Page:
DETAILED DESCRIPTION OF THE INVENTION

Exemplary embodiments are discussed in detail below. While specific exemplary embodiments are discussed, it should be understood that this is done for illustration purposes only. In describing and illustrating the exemplary embodiments, specific terminology is employed for the sake of clarity. However, the embodiments are not intended to be limited to the specific terminology so selected. Persons of ordinary skill in the relevant art will recognize that other components and configurations may be used without departing from the true spirit and scope of the embodiments. It is to be understood that each specific element includes all technical equivalents that operate in a similar manner to accomplish a similar purpose. The examples and embodiments described herein are non-limiting examples.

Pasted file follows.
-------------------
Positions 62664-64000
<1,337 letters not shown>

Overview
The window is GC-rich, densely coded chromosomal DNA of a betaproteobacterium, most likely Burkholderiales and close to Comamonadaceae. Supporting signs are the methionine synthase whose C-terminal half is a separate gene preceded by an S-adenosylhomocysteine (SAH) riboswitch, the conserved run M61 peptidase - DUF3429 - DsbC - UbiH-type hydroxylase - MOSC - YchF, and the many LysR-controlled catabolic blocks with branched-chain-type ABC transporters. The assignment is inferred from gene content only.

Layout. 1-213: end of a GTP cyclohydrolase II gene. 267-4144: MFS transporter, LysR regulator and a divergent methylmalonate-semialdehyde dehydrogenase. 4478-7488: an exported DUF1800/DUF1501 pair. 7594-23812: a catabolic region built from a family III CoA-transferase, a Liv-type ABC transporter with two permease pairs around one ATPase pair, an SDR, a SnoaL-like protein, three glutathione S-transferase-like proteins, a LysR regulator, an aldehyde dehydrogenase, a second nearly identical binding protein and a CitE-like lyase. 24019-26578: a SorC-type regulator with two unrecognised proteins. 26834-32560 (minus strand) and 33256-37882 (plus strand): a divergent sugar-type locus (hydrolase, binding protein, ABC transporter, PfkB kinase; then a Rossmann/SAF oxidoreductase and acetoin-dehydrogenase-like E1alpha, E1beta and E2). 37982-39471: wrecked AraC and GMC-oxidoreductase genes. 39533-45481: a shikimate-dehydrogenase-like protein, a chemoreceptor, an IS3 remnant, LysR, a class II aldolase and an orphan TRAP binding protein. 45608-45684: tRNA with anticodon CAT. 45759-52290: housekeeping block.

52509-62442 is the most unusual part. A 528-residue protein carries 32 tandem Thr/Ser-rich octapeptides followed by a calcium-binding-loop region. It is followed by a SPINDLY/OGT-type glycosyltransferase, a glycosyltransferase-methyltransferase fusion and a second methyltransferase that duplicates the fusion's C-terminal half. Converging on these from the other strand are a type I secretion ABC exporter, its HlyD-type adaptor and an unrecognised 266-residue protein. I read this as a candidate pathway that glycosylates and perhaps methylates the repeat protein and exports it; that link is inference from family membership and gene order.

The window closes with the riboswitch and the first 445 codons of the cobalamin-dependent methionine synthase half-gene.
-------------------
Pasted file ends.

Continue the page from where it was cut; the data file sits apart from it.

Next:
Referring now to the drawings, wherein like reference numerals and characters represent like or corresponding parts and steps throughout each of the views, there is shown in FIG. 1 a schematic representation of a brake system associated with a prior art freight or rail car 100. The system may be used to operate air brakes (not shown) in accordance with known embodiments of the prior art. As illustrated, the freight car brake equipment includes a brake control valve 102 having a service portion 104 and an emergency portion 106 connected to a pipe bracket 108. A cut-off cock 110 connects, through a branch pipe tee 112, brake pipe 114 to the pipe bracket 108 at port BP. A retaining valve 116 connected to exhaust is connected to pipe bracket 108 at retainer port RET. A combined reservoir 118, having an auxiliary AUX RES and an emergency reservoir EMER RES is connected to respective ports AR and ER of pipe bracket 108. A brake cylinder 120 may be connected through an empty/load device (not shown) to brake cylinder port BC. The elements described so far are part of normal freight car brake equipment. The service portion 104, emergency portion 106, and pipe bracket 108 are standard parts, for example, a DB-60 from New York Air Brake Corporation or Knorr Bremse AG. Similarly, they may be an ABDX or other AAR approved brake valves.